Infertility Definitions and Terminology

Aneuploidy: this is an issue with the number of chromosomes. The normal complement in a male is 46 chromosomes, 2 of which are sex chromosomes (X and Y). Examples: Klinefelter's is an example of aneuploidy involving an extra X chromosome - 47 XXY. Down Syndrome have an extra copy of chromosome 21.

Azospermia: no sperm in the ejaculate (i.e. concentration is 0 million/mL)

Concentration: the number of sperm in a specific volume of semen fluid. Usually expressed as million per milliliter (M/ml); this is the same as giga per litre (billion/litre).

Cryptospermia: concentration of sperm less then 0.5 million/mL (500,000 per mL)

Deletions: portion of a chromosome is missing.

Fertility: defined by the production of offspring. Note that a couple which conceives anytime after 1 year of unsuccesful attempted conception would strictly be defined as both infertile and fertile.

First pregnancy planners: a term used to describe young couples less than about 30 years of age with no prior fertility history (i.e. no known prior pregnancies) and with no known impediments to a pregnancy. Not previously evaluated for fertility status. This is a group which most represents those in the general population of reproductive age. Usually not a good reference group when evaluating outcomes in the couples presenting with fertility issues.

Infertility: a disease defined by the failure to achieve a pregnancy after 12 month or more of regular, unprotected intercourse. Being defined as infertile does not preclude the possibility of having children through intercourse.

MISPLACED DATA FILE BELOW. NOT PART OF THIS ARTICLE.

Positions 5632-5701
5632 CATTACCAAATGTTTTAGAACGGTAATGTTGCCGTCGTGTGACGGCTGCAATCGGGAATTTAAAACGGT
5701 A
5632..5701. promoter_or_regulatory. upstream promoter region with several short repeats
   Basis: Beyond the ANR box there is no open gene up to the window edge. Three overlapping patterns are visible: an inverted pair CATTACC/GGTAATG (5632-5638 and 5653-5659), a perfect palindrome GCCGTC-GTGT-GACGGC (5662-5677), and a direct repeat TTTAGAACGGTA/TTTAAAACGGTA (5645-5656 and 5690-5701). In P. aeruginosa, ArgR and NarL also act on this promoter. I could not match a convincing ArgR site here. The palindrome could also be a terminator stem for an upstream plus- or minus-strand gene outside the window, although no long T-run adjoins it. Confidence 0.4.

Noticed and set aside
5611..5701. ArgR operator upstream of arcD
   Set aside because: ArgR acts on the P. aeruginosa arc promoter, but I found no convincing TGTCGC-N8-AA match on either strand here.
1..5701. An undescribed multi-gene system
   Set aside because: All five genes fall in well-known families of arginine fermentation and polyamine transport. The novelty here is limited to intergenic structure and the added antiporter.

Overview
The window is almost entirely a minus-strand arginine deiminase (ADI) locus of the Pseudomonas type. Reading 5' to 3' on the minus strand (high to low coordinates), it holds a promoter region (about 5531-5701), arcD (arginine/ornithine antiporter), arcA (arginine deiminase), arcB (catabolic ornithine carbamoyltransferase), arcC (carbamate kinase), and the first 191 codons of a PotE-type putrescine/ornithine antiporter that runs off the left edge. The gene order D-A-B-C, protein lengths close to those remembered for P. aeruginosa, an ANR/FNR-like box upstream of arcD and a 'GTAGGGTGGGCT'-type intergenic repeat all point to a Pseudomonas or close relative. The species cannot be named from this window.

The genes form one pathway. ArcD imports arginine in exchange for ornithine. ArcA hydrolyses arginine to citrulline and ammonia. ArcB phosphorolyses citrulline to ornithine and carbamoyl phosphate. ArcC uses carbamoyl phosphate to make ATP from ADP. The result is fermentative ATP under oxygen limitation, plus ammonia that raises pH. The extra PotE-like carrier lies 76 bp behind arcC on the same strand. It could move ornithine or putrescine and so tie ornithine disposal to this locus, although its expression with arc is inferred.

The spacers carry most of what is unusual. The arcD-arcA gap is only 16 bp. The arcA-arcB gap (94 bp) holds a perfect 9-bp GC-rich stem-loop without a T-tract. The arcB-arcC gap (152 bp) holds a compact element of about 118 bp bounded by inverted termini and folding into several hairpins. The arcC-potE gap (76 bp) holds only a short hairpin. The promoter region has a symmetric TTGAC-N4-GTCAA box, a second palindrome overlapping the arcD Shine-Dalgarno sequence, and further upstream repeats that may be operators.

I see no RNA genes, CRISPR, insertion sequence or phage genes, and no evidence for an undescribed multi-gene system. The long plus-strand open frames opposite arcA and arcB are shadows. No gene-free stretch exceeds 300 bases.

Inversions: portion of a chromosome is broken off, turned upside down and reattached.

Isolated teratospermia: when the only out of 'reference range' value on a semen analysis report is the morphology.

Karyotype: genetic test which determines the number and type of chromosomes.

Morphology: the appearance of the sperm. Abosolute size of different components such as the head, midpiece, and tail are measured against a standard

Motility: a measure of sperm movement

Retrograde ejaculation: failure of the ejaculate to move forward through the urethral to the tip of the penis. It goes backwards in to the bladder

Sterility: the absence of the capacity to reproduce. There is no possibility for pregnancy by intercourse. For example, the absence of sperm in the ejaculate or bilateral obstruction of the fallopian tubes.

Teratospermia: appearance of the sperm shape and proportions does not meet a particular definition.

Translocations: when a segment of one chromosome is transferred to another chromosome. Sometimes information from one chromosome is 'swapped' with information for another. As long as all the information is there, the individual does not usually have a problem. If offspring can be conceived, they may have major congenital defects because they do not have a full 'instruction set'.